ECB View: Rate guidance is now the key policy tool – The ECB announced the end of one key policy instrument today, but launched a new one. As expected, it signalled an end to net purchases under its QE programme, by the end of the year. On the other hand, it launched time-specific and situation-dependent forward guidance on interest rates, which suggests that its policy rates will remain on hold at least until September 2019. If risks to the outlook rise, the ECB is likely to effectively ease monetary policy by signalling an even longer period before its first rate hike, rather than resuming QE.
The end of QE
The Governing Council said that it ‘anticipates that, after September 2018, subject to incoming data confirming the Governing Council’s medium-term inflation outlook, the monthly pace of the net asset purchases will be reduced to €15 billion until the end of December 2018 and that net purchases will then end’. This decision was well flagged by its Chief Economist Peter Praet last week on the basis that the inflation conditions for the end of net asset purchases had been met. We are unconvinced about whether the inflation criteria have indeed been met. It seems there is more uncertainty now than a few months ago about the economic outlook, and core inflation and wage growth remains subdued. Rather, the ECB was always minded to wind down net asset purchases after September. The constraints for the PSPP are fast approaching, as the Bundesbank’s holdings of German public sector bonds will be at or very close to the issue(r) limit by then. In addition, the ECB believes that the stock effect of purchases is the dominant effect on financial conditions and that the stock is already large enough to ensure this.
Rate guidance strengthened
Crucially, the ECB strengthened its forward guidance on interest rates. It made the guidance more specific in terms of timing, but also conditional on inflation making progress towards its aim. The Governing Council asserted that it ‘expects the key ECB interest rates to remain at their present levels at least through the summer of 2019 and in any case for as long as necessary to ensure that the evolution of inflation remains aligned with the current expectations of a sustained adjustment path’. The interest rate guidance suggests that the ECB will keep interest rates on hold at least until September 2019. In the press conference, Mr Draghi emphasised the term ‘at least’ and the inflation conditionality, hinting that interest could remain on hold even longer.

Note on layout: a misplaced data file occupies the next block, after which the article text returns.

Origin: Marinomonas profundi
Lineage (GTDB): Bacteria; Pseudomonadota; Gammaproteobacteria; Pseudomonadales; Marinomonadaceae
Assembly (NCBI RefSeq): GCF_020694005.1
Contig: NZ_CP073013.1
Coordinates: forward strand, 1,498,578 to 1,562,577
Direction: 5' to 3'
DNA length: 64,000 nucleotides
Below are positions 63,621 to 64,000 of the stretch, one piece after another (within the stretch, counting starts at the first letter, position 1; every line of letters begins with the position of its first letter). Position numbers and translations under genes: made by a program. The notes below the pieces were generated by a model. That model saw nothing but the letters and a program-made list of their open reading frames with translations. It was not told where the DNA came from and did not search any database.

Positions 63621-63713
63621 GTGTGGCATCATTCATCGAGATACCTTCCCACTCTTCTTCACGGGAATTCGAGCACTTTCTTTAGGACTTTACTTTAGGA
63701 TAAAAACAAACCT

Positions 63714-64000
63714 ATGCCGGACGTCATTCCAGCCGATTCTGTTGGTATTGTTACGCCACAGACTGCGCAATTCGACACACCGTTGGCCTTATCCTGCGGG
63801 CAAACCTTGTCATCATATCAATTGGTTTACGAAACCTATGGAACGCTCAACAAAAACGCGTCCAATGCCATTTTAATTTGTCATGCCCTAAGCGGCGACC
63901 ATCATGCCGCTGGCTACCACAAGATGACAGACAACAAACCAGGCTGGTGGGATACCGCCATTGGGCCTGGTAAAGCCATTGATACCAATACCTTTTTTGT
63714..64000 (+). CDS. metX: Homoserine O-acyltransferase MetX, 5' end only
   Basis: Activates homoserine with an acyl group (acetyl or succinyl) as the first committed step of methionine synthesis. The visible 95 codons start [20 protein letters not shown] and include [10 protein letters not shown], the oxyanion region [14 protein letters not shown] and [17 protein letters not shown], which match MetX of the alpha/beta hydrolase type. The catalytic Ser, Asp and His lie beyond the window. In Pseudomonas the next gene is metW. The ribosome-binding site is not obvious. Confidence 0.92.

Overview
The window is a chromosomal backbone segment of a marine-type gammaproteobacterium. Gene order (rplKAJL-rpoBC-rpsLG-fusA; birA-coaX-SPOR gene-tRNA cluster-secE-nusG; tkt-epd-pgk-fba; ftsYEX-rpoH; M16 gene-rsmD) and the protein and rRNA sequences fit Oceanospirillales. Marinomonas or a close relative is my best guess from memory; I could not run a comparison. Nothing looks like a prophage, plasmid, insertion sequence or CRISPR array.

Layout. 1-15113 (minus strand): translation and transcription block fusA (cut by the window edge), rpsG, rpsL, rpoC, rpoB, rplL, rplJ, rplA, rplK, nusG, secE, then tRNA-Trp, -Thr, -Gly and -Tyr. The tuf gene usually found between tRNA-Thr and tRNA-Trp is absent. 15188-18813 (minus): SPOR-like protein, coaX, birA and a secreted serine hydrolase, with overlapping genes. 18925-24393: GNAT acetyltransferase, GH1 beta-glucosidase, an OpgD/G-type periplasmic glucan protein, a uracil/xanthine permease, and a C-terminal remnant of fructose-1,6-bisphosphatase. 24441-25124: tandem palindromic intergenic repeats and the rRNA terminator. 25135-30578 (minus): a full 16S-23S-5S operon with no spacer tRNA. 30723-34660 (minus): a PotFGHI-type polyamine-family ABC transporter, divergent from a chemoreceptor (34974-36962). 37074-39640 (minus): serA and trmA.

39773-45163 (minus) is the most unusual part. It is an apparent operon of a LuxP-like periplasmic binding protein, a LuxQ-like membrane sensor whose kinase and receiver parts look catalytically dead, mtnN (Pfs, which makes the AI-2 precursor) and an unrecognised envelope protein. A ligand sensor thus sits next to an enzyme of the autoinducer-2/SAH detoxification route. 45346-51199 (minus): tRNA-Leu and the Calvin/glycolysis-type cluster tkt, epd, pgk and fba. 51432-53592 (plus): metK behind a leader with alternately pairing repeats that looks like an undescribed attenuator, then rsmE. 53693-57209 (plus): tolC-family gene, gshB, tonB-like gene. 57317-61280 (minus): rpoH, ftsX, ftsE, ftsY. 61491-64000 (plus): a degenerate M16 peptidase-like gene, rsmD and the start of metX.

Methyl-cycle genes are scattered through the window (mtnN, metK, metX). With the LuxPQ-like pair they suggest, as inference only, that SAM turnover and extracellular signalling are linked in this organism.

Uncertainty about the economic outlook
The ECB also published its June staff macroeconomic projections for the euro area. As expected it lowered its forecasts for GDP growth in 2018 (to 2.1%, down from 2.4%) and kept its forecasts for 2019 and 2020 unchanged at 1.9% and 1.7%, respectively. Although Mr Draghi said that the risks to the growth outlook remained broadly balanced, he mentioned that there had been a weakened impetus from global trade and that uncertainties about geopolitics and world trade had undeniably increased. Also he mentioned that the soft patch that the eurozone’s economy experienced in Q1 could persist longer than was currently incorporated in the projections. Subsequently, the ECB president emphasized that the Governing Council stands ready to adjust all its instruments if necessary to make sure the inflation remains on a sustained adjustment path towards its inflation aim.
With regard to inflation, the central bank raised its forecasts for 2018 as well as for 2019 (each to 1.7% from 1.4%), whereas its kept its forecast for 2020 unchanged at 1.7%. The upward revisions for 2018 and 2019 were mostly due to higher oil prices, as the projections for core inflation (headline excluding food, energy and changes in indirect taxes) remained unchanged for 2018 and 2019 (at 1.1% and 1.5%, respectively), while that for 2020 was raised slightly, to 1.9% from 1.8%. This is surprising given the ongoing lack of underlying inflationary pressures and weaker growth outlook.
Our base line scenario
Following today’s announcements, we remain comfortable with our key ECB and market views. We stick to our long-standing baseline scenario that ECB will raise its policy rate for the first time in September 2019. In addition, we continue to think that given the uncertainty about the economic outlook and weak underlying inflationary pressures, the balance of risks is skewed towards the ECB waiting even longer than in our base case. We remain of the view that German government bond yields will remain anchored closed to current levels on the 3-month horizon (2y: -0.6%, 10y: 0.5%) before rising only gradually thereafter. We also expect more euro weakness over that time period (3m: EUR/USD at 1.10).
(Nick Kounis & Aline Schuiling)